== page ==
The band saw and the manual cold saw (Doringer D350) are flood, and I run it rich in those machines. Cutting steel, stainless, and aluminum. Solids or shapes. Works great.

    The big cold saw (Kalamazoo) is just for extrusions, I use a Kool-Mist nozzle on each side of the blade. Drill press, Bridgeport also use Kool-Mist. Same coolant, same concentration (8%) as in the CNC's.

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    I gave away 2 brand new sets of Cool Mist kits ( and I DO mean brand new, virgin sets ).
    Instead I use the Fog Buster from Hench Manufacturing on the Milltronics, Bridgeport, Hardinge and ... well pretty much everything manual.

    On the cold saw though, I'd like to wash away the chips and the HSS blade really wants to be cool when cutting solids.

    In the Amada bandsaw, I do use the same coolant as everything else though.
    Works well, and I always have a spare 55 Gallon drum on hand.
    Hoping to do the same on the coldsaw....

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    If you find another cool mist let me know. I am sponsoring the new (old, used) Bridgeport someone donated to the Museum. I ran out of fun coupons after dro, collets, hold downs, and a few dozen miscellaneous end mills.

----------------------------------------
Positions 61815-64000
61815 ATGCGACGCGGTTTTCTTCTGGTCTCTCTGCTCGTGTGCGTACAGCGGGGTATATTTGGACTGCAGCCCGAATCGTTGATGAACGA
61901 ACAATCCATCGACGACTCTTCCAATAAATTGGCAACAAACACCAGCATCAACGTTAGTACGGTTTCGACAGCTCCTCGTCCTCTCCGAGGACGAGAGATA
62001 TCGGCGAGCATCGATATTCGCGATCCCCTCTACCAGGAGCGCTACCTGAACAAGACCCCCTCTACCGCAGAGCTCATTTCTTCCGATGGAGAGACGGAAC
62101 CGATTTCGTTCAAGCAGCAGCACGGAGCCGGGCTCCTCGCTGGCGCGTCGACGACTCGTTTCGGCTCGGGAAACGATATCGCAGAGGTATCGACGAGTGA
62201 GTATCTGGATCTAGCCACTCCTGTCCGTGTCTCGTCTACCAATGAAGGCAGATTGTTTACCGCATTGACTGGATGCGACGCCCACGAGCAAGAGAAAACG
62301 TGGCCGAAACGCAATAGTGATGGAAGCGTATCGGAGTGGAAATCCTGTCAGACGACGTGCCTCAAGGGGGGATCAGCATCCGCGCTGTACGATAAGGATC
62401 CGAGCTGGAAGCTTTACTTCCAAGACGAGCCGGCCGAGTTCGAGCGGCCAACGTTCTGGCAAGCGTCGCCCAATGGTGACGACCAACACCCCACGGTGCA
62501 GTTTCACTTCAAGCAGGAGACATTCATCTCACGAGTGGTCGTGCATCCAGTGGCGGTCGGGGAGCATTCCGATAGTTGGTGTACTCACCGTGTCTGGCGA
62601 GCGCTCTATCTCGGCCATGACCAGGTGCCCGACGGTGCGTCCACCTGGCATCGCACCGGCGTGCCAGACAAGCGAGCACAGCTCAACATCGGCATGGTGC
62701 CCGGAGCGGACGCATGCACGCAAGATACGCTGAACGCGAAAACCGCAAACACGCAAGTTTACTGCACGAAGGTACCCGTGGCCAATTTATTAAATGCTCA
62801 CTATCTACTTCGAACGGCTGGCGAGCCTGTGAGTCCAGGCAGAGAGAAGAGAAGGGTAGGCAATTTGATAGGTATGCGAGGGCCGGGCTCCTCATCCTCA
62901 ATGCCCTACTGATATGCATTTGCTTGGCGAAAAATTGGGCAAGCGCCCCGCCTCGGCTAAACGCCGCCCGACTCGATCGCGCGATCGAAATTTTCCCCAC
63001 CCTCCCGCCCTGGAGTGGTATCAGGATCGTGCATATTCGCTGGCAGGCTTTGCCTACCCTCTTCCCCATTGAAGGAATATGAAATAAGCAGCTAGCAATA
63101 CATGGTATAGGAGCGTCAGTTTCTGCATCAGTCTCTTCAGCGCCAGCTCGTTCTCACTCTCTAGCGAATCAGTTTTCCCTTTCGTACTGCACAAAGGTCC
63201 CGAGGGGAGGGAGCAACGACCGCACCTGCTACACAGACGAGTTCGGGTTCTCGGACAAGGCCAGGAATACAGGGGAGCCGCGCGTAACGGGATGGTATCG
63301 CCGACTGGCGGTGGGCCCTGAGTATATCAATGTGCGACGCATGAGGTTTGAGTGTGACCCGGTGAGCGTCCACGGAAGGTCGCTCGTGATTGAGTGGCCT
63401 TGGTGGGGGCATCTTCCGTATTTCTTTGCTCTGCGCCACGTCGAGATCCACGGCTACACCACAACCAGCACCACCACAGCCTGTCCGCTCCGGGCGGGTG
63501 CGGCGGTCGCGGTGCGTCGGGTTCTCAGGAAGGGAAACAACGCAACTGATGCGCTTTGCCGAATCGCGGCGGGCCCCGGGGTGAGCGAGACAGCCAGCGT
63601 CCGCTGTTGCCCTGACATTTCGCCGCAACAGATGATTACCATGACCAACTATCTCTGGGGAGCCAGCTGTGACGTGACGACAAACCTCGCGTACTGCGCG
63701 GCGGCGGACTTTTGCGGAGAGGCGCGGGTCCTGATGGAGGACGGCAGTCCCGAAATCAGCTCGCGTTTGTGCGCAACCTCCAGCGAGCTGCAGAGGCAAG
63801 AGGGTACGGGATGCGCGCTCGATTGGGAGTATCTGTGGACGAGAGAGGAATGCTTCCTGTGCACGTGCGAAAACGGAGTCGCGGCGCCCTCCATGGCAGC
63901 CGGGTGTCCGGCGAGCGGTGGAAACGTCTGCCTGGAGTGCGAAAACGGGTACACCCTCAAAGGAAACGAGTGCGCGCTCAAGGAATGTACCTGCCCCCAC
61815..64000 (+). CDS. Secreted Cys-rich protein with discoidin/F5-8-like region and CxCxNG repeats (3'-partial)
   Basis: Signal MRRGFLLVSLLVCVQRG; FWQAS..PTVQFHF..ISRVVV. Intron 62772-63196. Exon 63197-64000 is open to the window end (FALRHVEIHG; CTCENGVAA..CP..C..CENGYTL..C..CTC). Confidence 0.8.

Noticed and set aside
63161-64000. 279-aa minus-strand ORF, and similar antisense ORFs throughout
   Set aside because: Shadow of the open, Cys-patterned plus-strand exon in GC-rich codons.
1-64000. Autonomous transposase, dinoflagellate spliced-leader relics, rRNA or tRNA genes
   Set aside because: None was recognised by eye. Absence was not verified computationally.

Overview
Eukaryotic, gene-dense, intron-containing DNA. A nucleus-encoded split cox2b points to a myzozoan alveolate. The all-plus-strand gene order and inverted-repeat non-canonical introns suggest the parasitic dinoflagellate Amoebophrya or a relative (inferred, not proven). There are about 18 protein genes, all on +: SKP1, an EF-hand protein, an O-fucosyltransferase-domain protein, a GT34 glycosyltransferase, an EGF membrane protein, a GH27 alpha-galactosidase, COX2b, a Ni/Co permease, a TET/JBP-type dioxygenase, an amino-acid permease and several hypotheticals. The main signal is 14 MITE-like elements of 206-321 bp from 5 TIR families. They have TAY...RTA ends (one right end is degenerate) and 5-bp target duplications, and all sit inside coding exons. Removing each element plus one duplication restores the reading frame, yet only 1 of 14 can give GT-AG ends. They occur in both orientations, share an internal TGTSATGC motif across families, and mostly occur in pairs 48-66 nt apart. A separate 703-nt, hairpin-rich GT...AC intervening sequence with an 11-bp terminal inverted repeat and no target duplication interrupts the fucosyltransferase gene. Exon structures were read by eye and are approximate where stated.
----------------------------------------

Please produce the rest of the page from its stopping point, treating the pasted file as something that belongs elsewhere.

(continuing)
The cold saw does like fluid. I forked the coolant with a copper tube to slather both sides of the blade, the original tube was intended to wash the middle- if I hit it during blade change it was always off aim. Being way up in guards kind of a guess with screw driver shaped alignment tool to get right.

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    If you mean to ask if I have one more Cool Mist unit here, the answer is yes.
    It has been used once or twice, but otherwise almost new.
    Do I want to keep it? Nope!

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    pm sent. I know a good home for it.

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    Quote Originally Posted by memphisjed View Post
    pm sent. I know a good home for it.
    PM replied, and you're more than welcome!

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    Thank You!

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    Check out going with a High performance lube system. We have installed a few of these for local customers.

    Saw Blade Lubricant Spray System - Band Saw Coolant & Blade Lube | Unist

    Bill

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    I ran an older Thomas cold saw for some time using soluble oil. That machine has one lever which you can pull and then you can rotate the chuck to effect a differnt cut angle. When it's clean and freshly oiled, this all works with one finger. After I would use soluble oil, the coolant would get under the sliding members and then evaporate, effectively gluing things together. The only way to recover was to liberally apply penetrating oil and keep working the lever and pulling and pushing and eventually everything would loosen up.